Facebook Could Face Billions in Fines over Facial Recognition Features

Facebook data has been used for years on political campaigns, but members of Barack Obama's team deny obtaining people's information without consent
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Facebook could reportedly face billions of dollars in fines over their facial recognition features due to an Illinois law relating to the collection of biometric data.

A federal judge has ruled that a class action lawsuit including millions of Facebook users can proceed with their claims that the social media firm violated an Illinois law relating to the collection and storage of biometric data without users consent, according to Bloomberg. Millions of social media users could potentially sue Facebook for violations of the Illinois Biometric Information Privacy Act of 2008 (BIPA) which holds a fine of $1,000 to $5,000 each time a user’s photo is used without permission. This could result in Facebook paying out billions of dollars.

Facebook has regularly encouraged users to tag themselves, friends and family members in uploaded photos and has then stored this information, the social media company then uses a program called DeepFace to match this with other photos of the tagged person. Judge James Donato wrote in a court order:

A class action is clearly superior to individual proceedings here. While not trivial, BIPA’s statutory damages are not enough to incentivize individual plaintiffs given the high costs of pursuing discovery on Facebook’s software and code base and Facebook’s willingness to litigate the case…Facebook seems to believe that a class action is not superior because statutory damages could amount to billions of dollars.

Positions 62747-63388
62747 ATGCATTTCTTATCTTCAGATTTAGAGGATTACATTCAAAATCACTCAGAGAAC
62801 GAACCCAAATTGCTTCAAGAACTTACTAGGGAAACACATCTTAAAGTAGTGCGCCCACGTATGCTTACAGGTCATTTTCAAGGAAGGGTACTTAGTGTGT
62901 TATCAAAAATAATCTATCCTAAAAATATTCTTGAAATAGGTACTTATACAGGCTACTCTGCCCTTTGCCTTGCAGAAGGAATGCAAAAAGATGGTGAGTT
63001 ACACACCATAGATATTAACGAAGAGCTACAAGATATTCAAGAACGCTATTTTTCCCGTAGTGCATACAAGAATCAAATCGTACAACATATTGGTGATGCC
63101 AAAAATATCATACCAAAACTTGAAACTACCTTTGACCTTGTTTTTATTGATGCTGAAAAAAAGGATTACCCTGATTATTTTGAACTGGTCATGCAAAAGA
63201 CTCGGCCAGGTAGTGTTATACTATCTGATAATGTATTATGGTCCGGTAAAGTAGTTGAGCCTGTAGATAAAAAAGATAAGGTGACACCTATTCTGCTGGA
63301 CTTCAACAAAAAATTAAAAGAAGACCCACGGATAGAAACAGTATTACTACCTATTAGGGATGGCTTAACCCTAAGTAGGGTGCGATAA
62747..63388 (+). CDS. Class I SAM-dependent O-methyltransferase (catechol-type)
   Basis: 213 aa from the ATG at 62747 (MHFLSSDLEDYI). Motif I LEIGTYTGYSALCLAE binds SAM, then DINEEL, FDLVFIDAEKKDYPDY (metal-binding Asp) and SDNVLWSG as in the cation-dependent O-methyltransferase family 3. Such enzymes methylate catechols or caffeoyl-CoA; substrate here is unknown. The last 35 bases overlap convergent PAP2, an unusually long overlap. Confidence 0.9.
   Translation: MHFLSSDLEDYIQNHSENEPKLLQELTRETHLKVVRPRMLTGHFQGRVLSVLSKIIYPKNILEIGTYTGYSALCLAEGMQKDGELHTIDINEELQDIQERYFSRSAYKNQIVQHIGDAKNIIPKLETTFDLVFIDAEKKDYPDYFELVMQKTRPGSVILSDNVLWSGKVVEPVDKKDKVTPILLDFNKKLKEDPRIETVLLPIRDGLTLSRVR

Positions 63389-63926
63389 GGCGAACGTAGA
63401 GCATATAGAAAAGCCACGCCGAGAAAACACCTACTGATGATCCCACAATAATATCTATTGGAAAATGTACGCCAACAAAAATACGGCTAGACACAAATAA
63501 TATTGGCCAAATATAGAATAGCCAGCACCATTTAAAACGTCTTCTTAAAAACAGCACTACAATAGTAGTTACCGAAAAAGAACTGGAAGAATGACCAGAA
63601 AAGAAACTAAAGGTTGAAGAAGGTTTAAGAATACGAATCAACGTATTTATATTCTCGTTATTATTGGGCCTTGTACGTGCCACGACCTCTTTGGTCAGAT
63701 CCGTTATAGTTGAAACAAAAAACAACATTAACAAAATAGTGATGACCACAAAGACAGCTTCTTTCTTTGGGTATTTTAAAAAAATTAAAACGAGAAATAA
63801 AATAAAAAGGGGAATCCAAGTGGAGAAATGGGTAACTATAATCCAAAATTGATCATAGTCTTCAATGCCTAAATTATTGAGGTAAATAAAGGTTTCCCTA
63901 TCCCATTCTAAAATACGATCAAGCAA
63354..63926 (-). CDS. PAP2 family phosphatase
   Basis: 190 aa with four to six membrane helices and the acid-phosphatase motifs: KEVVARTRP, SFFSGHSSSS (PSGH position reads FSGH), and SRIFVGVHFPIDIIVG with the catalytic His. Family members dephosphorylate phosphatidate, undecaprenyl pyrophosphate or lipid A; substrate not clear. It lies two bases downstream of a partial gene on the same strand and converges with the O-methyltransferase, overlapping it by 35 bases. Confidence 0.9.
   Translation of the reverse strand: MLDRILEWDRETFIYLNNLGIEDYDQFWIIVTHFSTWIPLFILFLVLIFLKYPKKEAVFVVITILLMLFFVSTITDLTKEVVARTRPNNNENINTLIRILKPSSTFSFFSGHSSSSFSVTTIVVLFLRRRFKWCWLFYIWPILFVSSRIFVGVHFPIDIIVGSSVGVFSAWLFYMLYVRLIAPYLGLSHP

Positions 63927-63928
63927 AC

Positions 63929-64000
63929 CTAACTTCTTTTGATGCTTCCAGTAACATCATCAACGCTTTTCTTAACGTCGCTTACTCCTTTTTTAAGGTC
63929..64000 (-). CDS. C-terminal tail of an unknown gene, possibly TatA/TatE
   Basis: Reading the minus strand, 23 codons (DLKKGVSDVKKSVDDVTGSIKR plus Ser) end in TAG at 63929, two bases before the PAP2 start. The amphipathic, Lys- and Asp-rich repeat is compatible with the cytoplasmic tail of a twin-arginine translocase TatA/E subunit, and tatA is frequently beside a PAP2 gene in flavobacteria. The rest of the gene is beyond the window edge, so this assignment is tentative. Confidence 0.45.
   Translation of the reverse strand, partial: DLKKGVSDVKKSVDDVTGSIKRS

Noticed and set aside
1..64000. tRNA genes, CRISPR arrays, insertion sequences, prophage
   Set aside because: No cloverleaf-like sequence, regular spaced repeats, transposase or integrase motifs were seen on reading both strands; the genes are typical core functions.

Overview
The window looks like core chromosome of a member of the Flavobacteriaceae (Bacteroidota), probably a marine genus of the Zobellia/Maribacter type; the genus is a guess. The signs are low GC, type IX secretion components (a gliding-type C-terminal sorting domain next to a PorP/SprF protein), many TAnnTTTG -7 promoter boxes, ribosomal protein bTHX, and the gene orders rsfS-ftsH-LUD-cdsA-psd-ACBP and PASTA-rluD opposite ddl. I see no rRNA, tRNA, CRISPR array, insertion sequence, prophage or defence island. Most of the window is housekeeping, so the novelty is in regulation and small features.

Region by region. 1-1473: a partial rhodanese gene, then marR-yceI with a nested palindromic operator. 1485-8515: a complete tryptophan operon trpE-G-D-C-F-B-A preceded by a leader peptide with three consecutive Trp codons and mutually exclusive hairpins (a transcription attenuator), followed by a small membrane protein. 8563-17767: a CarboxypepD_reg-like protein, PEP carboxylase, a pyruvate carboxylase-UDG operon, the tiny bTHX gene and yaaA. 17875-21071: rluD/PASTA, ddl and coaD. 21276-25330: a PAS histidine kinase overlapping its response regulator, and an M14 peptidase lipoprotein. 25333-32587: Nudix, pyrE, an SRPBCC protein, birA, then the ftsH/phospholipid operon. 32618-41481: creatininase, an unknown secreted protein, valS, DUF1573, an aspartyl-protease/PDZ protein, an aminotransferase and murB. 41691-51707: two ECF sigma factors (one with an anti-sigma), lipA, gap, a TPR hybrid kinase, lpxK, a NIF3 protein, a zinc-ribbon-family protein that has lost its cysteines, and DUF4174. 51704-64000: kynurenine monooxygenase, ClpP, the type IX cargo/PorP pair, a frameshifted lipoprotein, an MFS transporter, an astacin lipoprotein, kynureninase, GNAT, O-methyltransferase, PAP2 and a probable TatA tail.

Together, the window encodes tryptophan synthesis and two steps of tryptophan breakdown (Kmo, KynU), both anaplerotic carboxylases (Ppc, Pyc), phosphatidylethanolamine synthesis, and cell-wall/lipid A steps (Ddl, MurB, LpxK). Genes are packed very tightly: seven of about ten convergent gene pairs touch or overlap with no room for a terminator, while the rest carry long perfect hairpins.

Shawn Williams, the lawyer representing users worried about Facebook’s collection of their biometric data wrote:

As more people become aware of the scope of Facebook’s data collection and as consequences begin to attach to that data collection, whether economic or regulatory, Facebook will have to take a long look at its privacy practices and make changes consistent with user expectations and regulatory requirements.

Facebook has stated that they are reviewing the ruling saying, “We continue to believe the case has no merit and will defend ourselves vigorously.” Facebook argued that the lawsuit should be pursued by individuals and not as a class-action as “damages could amount to billions of dollars,” the company also argued that each user could be “aggrieved” differently and should be forced to prove that they were negatively affected by Facebook’s collection of the data. Judge Donato ruled that “substantial damages are not a reason to decline class certification.”

Judge Donato approved the class of users in the suit in June 2011. A court ruling from December reads:

Although many individuals may not have had enough tagged photos to generate a face template in Facebook’s database, in January 2011 (i.e., before Facebook implemented tag suggestions for all users) the average user was tagged in 53 photos, far more than the 10 needed to generate a face template.

Judge Donato has ruled that the Illinois privacy act is clear and that Facebook collected a “wealth of data on its users, including self-reported residency and IP addresses.” The case is In re Facebook Biometric Information Privacy Litigation, 15-cv-03747, U.S. District Court, Northern District of California (San Francisco.)

Lucas Nolan is a reporter for Breitbart News covering issues of free speech and online censorship. Follow him on Twitter @LucasNolan_ or email him at lnolan@breitbart.com 

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